# When and where were textbooks that use set notation for basic algebra solutions?

A past question described a school where many teachers insisted that answers to algebra problems had to be phrased in set-theoretic language or notation. For example, when asked to solve $$2x+3=6−x$$, students were expected to say that the solution set was $$\{1\}$$, not that $$x=1$$. In a comment, the OP wrote:

I think that there is a history in my department of using a particular textbook that stresses this distinction, and that over the past several decades, it has crept into the culture here to the point where it is codified in course descriptions.

Now I'm wondering who the authors of such textbooks were. It feels like old math education, in the vein of New Math... Presumably the makers were American? Unless a school was importing their textbooks from overseas?

• I've seen a number of College Algebra texts that talk about but do not focus on set-builder notation for solutions in their chapters on inequalities (openstax.org/books/algebra-and-trigonometry/pages/…, for example). To clarify, is your question about the phenomenon in the linked question, of the answer to a "solve" problem explicitly needing to be presented as a solution set? Jun 1 at 5:55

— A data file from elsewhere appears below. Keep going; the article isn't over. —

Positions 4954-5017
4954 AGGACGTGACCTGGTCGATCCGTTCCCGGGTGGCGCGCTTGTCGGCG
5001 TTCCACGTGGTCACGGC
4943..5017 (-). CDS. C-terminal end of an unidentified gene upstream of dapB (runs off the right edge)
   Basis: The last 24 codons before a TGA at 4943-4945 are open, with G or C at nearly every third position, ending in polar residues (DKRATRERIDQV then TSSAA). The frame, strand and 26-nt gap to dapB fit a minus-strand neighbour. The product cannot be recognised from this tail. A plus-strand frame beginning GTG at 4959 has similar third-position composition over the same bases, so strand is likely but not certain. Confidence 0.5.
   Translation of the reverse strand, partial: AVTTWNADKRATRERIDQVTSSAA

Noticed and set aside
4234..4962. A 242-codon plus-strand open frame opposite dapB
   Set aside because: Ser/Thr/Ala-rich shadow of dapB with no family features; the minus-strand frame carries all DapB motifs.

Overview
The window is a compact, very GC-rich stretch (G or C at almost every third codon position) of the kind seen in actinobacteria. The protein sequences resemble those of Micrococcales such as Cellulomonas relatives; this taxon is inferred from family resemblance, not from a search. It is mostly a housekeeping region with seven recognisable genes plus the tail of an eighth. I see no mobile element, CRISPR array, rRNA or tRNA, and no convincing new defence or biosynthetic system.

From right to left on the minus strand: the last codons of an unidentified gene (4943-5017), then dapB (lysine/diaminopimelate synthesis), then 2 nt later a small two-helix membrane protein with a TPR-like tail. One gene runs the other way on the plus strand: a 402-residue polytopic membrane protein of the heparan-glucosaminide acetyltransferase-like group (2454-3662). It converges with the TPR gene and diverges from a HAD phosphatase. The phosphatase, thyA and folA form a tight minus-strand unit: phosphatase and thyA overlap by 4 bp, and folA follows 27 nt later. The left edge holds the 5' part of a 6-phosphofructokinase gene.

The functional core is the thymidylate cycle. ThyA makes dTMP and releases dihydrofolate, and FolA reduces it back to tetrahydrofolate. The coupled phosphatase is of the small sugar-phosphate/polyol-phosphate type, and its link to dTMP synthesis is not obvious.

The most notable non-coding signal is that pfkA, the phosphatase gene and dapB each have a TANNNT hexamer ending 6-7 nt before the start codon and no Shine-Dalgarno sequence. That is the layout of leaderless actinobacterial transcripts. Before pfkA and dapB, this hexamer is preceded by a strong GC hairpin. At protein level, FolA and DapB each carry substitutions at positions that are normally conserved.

• @TomKern - Yes. "Solve" problems with their answers presented in set notation. Jun 1 at 13:13
• Have you reached out to the OP from the linked question? He may have a list. Jun 1 at 14:19
• @NickC - How do I do that on here? Jun 1 at 14:36
• @NickC - Comments don't bump questions up in the sorting? I thought it did, but I guess this stack is low traffic enough that I can't tell the effects of bumps vs edits... Jun 1 at 17:47